Farms open gates
tural graduates is a global problem and more needs to be done to boost the image of the agricultural sector.
To help achieve this goal, farmers around the country will this weekend take part in FarmDay and open their gates to city families in the hope of promoting agriculture to urban Australia.
‘‘Agriculture is too rarely seen as an attractive career path, especially by outstanding students,’’ he says.
‘‘Agriculture is an exciting and challenging career, involving a high degree of technology.’’
Second year Bachelor of Agricultural Sciences student Adam Norman, 19, and his family left their sheep and broadacre farming property about four years ago but the experience has not deterred him from a career in the industry.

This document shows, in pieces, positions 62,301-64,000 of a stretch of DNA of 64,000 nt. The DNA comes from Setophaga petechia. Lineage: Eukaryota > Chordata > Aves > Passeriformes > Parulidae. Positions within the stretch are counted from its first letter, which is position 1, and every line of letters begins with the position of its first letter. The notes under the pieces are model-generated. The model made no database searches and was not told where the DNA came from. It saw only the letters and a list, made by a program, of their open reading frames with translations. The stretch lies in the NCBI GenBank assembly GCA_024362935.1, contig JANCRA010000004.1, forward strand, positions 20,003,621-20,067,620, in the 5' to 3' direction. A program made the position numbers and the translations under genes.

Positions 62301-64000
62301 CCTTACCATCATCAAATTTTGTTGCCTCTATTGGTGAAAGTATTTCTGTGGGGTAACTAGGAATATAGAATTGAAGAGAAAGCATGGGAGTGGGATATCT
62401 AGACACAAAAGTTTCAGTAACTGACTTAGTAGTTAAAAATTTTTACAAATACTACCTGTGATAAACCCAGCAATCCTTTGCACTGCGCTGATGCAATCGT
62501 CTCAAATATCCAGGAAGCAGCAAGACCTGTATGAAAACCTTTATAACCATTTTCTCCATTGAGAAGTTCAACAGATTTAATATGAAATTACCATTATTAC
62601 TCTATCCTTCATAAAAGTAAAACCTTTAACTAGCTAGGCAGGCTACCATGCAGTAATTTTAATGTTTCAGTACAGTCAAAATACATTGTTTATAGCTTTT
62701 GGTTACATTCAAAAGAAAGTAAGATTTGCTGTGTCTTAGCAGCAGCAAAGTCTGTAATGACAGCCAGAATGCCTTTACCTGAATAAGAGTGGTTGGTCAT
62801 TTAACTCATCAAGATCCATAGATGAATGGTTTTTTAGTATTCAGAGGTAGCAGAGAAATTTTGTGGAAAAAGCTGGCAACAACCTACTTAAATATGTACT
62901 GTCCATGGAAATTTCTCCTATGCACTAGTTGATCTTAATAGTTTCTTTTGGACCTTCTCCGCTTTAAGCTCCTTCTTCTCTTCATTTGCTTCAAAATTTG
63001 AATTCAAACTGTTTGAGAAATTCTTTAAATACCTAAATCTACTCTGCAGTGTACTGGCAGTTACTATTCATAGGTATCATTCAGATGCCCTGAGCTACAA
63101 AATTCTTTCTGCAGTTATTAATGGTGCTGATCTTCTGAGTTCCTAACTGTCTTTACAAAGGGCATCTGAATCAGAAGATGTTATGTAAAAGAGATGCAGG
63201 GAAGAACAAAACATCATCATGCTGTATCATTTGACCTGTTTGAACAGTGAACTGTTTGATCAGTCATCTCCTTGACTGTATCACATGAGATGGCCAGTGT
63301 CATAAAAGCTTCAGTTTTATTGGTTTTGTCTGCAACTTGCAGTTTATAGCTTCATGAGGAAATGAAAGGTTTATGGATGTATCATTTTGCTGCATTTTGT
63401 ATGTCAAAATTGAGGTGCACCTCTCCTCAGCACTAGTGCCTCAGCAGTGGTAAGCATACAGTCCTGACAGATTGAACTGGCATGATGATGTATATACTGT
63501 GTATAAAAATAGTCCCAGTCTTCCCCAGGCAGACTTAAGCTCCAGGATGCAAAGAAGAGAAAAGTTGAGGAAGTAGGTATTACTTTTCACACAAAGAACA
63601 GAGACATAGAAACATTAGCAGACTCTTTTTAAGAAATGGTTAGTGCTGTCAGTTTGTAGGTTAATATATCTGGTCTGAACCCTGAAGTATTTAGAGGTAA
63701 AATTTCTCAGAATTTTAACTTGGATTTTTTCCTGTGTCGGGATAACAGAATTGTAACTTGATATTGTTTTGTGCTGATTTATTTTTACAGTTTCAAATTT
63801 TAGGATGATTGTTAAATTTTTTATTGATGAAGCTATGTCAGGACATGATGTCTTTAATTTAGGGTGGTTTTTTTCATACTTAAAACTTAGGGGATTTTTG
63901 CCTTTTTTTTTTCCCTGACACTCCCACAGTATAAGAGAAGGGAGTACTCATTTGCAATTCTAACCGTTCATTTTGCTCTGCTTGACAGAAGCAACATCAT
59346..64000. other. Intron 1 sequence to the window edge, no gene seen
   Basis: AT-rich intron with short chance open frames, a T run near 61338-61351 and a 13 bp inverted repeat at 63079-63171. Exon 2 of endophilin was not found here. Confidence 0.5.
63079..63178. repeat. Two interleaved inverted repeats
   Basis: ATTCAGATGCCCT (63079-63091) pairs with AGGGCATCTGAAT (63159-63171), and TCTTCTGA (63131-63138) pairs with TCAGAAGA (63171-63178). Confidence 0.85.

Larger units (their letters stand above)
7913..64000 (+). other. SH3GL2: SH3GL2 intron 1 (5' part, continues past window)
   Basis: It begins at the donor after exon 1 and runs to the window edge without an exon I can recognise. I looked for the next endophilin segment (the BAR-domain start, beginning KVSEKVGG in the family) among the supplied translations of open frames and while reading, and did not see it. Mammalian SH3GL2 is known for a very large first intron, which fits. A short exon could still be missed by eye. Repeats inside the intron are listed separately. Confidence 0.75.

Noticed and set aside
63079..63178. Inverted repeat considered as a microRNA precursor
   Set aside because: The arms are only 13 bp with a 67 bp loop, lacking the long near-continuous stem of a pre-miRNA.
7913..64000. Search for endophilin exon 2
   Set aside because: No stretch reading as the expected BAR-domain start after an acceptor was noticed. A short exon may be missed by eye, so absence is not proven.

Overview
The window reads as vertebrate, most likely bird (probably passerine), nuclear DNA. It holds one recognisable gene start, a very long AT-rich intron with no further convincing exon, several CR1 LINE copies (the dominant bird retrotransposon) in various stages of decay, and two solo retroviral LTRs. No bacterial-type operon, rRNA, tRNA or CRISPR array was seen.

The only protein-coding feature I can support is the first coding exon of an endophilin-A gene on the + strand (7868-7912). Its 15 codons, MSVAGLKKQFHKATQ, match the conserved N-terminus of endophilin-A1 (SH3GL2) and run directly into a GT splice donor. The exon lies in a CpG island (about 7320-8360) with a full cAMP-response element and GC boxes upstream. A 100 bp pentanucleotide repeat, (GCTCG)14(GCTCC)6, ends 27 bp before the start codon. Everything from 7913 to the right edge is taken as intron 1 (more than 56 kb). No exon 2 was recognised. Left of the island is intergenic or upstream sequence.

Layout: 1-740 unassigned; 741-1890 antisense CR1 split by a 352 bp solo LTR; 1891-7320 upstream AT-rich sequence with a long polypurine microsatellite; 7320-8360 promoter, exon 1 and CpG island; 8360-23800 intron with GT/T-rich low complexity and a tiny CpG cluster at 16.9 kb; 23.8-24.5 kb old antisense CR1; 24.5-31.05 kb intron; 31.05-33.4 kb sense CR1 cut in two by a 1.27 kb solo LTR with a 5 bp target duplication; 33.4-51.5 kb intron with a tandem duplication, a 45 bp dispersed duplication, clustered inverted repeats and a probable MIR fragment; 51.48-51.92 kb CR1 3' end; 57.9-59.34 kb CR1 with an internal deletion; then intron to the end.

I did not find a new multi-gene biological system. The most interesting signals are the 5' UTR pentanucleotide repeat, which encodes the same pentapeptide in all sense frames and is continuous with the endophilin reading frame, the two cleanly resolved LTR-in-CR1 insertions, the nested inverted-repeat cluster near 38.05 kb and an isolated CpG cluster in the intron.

‘‘We farmed during the droughts and, if anything, it just showed you how bad things can be – a lot of memories I have are not too good,’’ he says.
‘‘But there were definitely some good memories there and doing this course, you can see how good (it) can be.’’
Mr Norman says he is still to choose a career path but is considering horticulture and possibly a management position. ‘‘Farms are getting bigger,’’ he says. ‘‘(Farmers) have more on the line and that’s the way agriculture is going, especially broadacre farming.
‘‘There’s so much input and the risks are much greater – you have got so much to lose.’’
Professor Eileen Scott with agricultural students Adam Norman and Anna McBeath. She says there is much concern about global food security.